The main thing is this: Star Trek for me hasn’t felt right since the ends of Voyager and Deep Space Nine. Enterprise missed the point by being set too early in the history of the Federation. It’s too close to our time. It also had a bunch of other problems, but I think those are related to the same thing. Same goes actually for both the rebooted timeline in the JJ Abrams movies and in Discovery. Discovery also isn’t set in the same universe, really, and I thought the scripts got kind of stupid in the second season. Picard, on the other hand, is set in the right timeline and does everything right. We get a future where the baseline is more or less a socialist utopia, the same world as Voyager and DS9, where money has been abolished and the only real Capitalists in the galaxy are the Ferengi, little ugly sexist trolls that no one likes. But Picard builds further on that world. Something has broken the Federation. It no longer holds onto its old ideals, but in this case it works, because Picard and the rest of the main characters still do. It’s refreshing to follow a character with that kind of integrity for once. He isn’t flawless as a person, but when it comes to ideology he stands for something greater than himself.
The series also manages to refer back to what’s come before without falling into a bush of memberberries (see South Park season 20 for that reference). It isn’t nostalgia-bait as fan service, it’s call-backs that make sense and that work for the story.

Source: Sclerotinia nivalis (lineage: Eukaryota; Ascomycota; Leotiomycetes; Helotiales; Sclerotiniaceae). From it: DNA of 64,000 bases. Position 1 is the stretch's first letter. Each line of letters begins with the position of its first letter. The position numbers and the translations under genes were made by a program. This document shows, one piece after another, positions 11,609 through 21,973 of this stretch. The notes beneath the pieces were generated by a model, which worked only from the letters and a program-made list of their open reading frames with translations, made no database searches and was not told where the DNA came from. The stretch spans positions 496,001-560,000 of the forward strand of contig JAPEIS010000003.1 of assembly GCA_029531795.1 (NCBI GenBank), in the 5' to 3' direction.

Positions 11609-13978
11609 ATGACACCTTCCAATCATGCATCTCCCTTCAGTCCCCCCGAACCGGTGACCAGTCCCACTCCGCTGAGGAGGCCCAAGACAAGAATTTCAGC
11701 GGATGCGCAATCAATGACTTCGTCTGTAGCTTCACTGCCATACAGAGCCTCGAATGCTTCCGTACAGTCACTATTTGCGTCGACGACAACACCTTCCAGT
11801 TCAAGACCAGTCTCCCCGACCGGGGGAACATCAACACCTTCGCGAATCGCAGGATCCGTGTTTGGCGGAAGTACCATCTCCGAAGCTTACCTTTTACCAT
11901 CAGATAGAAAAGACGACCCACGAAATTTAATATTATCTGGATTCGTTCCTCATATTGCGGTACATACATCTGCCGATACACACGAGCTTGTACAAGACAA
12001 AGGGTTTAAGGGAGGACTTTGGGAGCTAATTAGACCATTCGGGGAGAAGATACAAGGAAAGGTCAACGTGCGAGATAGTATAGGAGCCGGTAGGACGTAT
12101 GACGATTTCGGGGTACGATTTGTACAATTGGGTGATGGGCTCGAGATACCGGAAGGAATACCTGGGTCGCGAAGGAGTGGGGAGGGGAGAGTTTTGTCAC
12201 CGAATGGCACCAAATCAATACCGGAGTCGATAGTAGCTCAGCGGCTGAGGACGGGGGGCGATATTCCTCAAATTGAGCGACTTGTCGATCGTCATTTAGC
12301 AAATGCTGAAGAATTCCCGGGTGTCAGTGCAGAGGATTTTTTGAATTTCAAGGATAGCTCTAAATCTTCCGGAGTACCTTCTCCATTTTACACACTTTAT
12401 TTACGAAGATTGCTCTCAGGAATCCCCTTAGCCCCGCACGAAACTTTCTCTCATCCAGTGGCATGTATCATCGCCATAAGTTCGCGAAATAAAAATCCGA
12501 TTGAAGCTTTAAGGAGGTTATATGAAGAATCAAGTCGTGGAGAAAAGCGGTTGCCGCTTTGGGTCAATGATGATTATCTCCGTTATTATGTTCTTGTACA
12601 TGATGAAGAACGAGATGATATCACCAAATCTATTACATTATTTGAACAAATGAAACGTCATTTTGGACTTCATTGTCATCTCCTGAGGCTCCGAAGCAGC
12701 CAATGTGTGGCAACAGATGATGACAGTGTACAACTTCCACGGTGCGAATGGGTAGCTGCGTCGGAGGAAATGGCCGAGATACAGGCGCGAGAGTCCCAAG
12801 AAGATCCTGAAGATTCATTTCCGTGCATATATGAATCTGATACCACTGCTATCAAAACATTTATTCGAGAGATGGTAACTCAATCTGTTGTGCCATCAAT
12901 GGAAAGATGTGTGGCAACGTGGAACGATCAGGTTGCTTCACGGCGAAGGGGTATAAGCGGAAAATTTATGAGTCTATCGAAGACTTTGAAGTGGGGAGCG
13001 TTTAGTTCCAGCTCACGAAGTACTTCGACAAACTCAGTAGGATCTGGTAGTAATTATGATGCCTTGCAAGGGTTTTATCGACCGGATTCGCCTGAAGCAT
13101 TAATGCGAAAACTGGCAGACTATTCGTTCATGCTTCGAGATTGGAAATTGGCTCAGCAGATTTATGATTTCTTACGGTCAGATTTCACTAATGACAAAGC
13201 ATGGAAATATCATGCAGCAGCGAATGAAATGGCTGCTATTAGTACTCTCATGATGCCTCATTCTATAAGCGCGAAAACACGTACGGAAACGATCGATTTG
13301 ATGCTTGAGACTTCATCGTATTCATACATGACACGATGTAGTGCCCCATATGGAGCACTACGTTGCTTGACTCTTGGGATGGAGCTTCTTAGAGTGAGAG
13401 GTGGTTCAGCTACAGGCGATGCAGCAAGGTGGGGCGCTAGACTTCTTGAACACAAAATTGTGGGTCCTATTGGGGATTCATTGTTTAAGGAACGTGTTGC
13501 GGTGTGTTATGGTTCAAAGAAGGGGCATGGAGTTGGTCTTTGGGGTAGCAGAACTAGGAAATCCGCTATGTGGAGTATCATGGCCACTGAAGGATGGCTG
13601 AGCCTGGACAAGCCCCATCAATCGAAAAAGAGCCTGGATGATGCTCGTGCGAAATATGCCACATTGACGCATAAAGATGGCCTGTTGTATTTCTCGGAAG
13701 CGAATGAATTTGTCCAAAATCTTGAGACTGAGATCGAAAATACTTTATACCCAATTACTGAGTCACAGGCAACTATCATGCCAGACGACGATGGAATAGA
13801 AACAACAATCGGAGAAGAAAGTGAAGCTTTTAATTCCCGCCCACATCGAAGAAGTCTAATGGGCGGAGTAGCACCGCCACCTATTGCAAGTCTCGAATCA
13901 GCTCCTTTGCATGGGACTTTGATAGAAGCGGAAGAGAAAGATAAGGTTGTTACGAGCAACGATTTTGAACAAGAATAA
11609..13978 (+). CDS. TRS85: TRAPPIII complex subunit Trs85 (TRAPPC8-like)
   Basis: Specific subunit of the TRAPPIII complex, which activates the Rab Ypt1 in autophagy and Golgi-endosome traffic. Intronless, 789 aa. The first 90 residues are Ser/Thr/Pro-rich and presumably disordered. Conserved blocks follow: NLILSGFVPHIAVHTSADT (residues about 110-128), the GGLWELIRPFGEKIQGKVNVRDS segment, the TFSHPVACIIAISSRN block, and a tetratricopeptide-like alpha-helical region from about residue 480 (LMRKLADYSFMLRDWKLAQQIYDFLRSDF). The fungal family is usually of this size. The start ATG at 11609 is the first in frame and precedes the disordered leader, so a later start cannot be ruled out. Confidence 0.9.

Twin Peaks season 4 came and went and was great and I guess now we just need to wait 25 years for season 5 yaay!

The most special thing about Squid Game was that it got so big. I mean it was ok, but not THAT special.
Hellbound was much more interesting (if we’re comparing Korean TV series that got internationally big) with its take on religious reactions to when supernatural things actually start happening, and how that can go wrong.

Norwegian series Beforeigners is among the better things I’ve seen lately. It feels finished now after 2 seasons where they bound together all the threads pretty nicely, but there’s big potential for it to branch out. It’d be cool to see spin-offs set in the same world but in other countries. People timigrating from the 1700s or a thousand years ago or the stone age would be another thing in other cultural contexts.